So, being both weary and faint, for we had eaten nothing all that day: we fell to make our rendezvous; and get firewood, which always cost us a great deal of labour.

Our greatest labour will be the fetching of our wood, which is half a quarter of an English mile: but there is enough, so far off.

- Mourt’s Relation

4) Environmental  Friendly Building Methods

Utilising low-impact materials, getting back to basics by using hand tools and living in a structure that is smaller than our society insists you need are bang on trend. As we find in Mourt’s Relation, the colonists quickly realised the value of what they had here in New England, writing “there is much good timber: both oak, walnut tree, fir, beech, and exceeding great chestnut trees.” By December 23rd, 1620, they had already begun working some of that wood:

…so many of us as could, went on shore, felled and carried timber, to provide themselves stuff for building…Monday, the 25th day, we went on shore, some to fell timber, some to saw, some to rive, and some to carry.”

Francis Cooke, his house.

There’s something quite profound about the idea that these houses, one day, could simply biodegrade and become the earth which gives us more trees in order to build more houses. It’s the circle of life. If you are concerned about your carbon footprint, living in a sustainably harvested timber-framed home is the way to go. Furthermore, the stuff our artisans get up to is downright awesome and should be celebrated.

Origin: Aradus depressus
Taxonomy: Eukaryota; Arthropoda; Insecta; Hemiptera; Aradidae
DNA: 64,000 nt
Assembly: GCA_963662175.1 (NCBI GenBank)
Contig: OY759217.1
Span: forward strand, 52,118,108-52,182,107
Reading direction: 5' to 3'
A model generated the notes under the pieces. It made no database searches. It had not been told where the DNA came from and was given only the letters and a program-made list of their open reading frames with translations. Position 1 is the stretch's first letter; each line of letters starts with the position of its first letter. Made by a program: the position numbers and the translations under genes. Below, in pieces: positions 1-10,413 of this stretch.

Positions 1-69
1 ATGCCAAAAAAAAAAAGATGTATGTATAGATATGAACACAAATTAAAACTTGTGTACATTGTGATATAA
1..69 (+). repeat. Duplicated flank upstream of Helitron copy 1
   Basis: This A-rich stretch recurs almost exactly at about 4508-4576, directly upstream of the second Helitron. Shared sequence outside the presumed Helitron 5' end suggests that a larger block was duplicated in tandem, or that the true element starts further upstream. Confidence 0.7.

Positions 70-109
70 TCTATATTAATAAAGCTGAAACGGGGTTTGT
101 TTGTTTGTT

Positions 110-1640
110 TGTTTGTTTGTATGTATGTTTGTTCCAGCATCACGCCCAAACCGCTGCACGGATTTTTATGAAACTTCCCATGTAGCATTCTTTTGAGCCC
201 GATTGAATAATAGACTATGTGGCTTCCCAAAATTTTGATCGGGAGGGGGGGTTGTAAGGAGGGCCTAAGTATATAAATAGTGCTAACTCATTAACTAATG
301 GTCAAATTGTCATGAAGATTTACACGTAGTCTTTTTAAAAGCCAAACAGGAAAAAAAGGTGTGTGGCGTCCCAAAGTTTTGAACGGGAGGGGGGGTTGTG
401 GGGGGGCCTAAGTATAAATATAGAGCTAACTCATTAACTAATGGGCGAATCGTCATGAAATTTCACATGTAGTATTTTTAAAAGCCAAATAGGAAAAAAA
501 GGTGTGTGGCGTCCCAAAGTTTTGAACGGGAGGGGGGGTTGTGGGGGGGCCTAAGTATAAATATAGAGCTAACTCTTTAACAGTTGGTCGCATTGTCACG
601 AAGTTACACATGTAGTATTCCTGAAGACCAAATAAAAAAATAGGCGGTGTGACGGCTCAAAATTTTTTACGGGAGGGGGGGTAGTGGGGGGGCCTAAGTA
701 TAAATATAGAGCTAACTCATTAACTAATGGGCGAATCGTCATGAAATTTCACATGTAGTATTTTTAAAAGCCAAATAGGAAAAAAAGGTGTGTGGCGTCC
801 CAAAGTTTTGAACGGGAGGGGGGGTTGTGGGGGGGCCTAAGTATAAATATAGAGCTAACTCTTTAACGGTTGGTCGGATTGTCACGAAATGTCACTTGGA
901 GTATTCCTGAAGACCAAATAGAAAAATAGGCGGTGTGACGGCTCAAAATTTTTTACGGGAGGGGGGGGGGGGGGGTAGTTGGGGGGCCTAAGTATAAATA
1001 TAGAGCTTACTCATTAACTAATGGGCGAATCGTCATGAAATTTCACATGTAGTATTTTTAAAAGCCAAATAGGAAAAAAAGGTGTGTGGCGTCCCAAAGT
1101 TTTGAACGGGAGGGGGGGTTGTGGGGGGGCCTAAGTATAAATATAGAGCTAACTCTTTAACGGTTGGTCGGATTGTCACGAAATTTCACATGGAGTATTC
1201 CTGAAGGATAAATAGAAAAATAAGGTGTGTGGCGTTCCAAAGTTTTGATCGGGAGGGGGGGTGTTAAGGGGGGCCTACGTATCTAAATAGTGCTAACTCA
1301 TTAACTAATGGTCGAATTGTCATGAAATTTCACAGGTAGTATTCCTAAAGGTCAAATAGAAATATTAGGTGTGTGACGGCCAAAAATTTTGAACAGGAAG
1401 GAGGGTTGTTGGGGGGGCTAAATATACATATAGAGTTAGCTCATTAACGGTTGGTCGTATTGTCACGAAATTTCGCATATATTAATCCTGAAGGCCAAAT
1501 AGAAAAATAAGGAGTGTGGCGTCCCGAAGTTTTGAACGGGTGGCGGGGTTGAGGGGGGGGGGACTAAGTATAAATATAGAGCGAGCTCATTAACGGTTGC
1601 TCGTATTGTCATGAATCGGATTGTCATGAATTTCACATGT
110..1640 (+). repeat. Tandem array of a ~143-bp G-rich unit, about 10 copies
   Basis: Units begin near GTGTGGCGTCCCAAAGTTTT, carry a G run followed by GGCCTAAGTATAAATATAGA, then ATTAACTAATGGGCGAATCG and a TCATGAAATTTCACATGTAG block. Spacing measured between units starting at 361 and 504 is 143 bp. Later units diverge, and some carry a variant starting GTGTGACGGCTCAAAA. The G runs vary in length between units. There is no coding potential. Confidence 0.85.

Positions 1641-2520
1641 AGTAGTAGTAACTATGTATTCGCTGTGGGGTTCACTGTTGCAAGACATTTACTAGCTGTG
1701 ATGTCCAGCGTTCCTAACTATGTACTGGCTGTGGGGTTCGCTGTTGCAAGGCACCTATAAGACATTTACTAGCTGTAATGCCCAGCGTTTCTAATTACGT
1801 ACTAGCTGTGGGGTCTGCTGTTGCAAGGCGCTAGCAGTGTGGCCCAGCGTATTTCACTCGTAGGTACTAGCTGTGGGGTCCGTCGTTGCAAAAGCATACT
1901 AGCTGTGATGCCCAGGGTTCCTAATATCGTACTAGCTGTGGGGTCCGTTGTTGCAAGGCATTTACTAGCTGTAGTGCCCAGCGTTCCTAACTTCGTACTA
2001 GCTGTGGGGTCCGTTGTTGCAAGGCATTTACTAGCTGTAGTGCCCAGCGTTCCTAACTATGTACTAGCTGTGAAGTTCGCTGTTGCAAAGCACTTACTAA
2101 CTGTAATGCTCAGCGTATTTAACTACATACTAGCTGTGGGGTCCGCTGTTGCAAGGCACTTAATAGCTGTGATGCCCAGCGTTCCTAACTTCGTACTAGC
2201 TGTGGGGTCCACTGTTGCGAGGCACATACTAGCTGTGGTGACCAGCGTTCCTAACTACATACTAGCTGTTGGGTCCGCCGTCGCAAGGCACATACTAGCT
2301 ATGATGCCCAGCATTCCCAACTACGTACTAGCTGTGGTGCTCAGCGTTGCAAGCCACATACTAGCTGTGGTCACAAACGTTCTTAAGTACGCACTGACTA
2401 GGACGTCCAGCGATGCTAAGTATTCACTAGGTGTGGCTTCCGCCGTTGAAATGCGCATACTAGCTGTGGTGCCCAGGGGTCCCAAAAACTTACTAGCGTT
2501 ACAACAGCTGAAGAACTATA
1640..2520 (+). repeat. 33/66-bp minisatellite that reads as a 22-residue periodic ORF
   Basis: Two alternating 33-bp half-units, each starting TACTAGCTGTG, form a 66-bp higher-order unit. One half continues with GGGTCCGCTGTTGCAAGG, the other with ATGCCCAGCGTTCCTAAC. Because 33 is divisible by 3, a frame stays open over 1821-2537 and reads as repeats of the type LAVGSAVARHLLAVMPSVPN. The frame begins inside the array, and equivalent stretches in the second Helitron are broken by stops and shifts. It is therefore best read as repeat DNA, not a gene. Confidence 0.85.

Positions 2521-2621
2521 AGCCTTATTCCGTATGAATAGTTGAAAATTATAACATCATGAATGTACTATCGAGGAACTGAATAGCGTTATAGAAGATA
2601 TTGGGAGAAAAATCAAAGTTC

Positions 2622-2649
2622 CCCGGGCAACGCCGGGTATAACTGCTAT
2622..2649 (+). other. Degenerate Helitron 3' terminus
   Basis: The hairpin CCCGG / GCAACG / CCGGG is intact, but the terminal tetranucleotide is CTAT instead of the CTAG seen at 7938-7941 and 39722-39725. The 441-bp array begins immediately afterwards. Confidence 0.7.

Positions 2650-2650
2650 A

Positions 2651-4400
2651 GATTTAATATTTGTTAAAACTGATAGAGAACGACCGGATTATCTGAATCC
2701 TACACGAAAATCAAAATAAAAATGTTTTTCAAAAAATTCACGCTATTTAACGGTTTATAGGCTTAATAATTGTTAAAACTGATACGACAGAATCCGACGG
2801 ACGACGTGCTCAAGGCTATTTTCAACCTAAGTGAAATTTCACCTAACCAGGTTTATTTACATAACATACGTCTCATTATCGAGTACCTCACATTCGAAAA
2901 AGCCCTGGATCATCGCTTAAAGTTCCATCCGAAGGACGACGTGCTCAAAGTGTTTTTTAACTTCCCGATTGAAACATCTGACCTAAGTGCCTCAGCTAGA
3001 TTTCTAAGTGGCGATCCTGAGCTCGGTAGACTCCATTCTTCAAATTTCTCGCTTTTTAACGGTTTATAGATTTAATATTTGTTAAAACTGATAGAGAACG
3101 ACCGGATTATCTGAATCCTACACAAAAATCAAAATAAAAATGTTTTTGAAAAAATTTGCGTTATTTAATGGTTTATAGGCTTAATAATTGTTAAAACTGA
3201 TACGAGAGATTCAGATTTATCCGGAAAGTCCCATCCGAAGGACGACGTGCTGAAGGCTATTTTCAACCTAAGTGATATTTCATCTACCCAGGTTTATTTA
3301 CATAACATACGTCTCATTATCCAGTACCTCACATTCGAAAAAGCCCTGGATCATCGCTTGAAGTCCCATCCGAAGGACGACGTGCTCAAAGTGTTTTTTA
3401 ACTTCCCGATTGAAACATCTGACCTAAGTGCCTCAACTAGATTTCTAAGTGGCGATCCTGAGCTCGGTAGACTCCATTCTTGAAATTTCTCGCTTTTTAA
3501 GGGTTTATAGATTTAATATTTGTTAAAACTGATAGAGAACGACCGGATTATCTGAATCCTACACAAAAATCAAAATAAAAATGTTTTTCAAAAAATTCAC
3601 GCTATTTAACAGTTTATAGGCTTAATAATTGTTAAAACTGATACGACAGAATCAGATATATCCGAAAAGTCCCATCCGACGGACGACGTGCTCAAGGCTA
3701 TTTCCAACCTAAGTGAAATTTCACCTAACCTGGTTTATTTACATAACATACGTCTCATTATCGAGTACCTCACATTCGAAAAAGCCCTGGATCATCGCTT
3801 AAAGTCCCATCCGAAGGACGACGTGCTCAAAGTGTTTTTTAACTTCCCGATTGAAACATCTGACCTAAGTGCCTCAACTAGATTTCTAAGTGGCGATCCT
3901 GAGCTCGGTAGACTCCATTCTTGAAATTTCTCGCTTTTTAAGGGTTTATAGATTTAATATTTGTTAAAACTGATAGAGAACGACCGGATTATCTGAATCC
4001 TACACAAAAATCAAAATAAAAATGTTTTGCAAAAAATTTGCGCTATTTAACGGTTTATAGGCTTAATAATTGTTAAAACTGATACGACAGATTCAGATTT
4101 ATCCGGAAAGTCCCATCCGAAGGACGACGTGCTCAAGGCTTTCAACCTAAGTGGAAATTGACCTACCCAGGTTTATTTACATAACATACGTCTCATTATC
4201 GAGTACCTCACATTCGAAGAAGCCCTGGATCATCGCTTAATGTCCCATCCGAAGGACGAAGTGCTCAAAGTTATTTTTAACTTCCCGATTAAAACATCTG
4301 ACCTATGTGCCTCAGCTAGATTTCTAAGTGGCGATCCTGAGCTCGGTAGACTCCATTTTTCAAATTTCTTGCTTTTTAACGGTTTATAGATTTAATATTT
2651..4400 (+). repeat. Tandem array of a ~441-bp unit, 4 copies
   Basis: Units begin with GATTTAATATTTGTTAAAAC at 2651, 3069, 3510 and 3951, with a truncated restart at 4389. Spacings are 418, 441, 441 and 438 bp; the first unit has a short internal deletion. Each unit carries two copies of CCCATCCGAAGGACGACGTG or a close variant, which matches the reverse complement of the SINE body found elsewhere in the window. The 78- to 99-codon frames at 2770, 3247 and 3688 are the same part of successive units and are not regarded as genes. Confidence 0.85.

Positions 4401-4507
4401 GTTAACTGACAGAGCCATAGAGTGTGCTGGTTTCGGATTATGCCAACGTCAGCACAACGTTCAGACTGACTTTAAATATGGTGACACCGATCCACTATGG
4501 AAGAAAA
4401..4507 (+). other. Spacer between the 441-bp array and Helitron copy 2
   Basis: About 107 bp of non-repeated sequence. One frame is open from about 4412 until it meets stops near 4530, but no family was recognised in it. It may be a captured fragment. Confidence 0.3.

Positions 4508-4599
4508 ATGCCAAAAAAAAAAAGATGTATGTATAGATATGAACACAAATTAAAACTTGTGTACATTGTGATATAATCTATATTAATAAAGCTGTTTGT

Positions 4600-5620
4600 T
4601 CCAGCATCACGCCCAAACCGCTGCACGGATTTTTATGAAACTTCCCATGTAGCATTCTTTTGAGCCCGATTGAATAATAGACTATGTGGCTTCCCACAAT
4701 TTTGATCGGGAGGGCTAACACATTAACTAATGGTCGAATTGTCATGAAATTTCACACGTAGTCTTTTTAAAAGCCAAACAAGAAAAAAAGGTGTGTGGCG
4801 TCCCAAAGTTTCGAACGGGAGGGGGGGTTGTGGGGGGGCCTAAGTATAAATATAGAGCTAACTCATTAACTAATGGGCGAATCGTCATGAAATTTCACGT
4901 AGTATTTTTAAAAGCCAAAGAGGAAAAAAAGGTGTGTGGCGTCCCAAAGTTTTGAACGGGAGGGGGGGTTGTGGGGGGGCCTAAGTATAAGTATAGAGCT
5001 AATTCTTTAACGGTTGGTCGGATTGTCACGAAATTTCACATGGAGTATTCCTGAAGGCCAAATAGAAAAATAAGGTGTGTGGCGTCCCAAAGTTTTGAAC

5) Off-Grid Living

1627 Plymouth is lit by candles made from renewable sources (beeswax or tallow). History was the original inventor of composting toilets (aka a dung heap). The water comes from “a very sweet brook [that] runs under the hill side, and many delicate springs of as good water as can be drunk” (Mourt’s, again). What more can you possibly need?

6) Non-GMO Corn

If you’re a follower of the organic food movement, you know what I mean by this. Everyone and their mum wants to eat pesticide-free veggies and drink milk from grass-fed cows. Moreover, these foodies agree that the only food that should contain corn is corn itself, and if at all possible, that corn should not be genetically engineered.

Not only is the native corn untampered with scientifically, it’s grown completely organically. Every year, in the spring time, the herring run up the brook to spawn. And every year, in the spring, the herring was taken from the brook and used as fertiliser.

Isaac de Rasiere, a visitor to Plymouth in 1627 describes the process:

…and they draw out the fish with baskets, each according to the land he cultivates, and carry them to it, depositing in each hill three or four fishes, and in these they plant their maize which grows as luxuriantly therein as though it were the best manure in the world.

We bemesten de grond met haring, Meneer de Rasiere!

7) Hats

It’s hip to be hatted. ‘Nough said.

 hip.

 

 

 

We’d also very much like to wish you a “Happy New Year” from those of us who keep the Old Style calendar!

It’s 1627 again!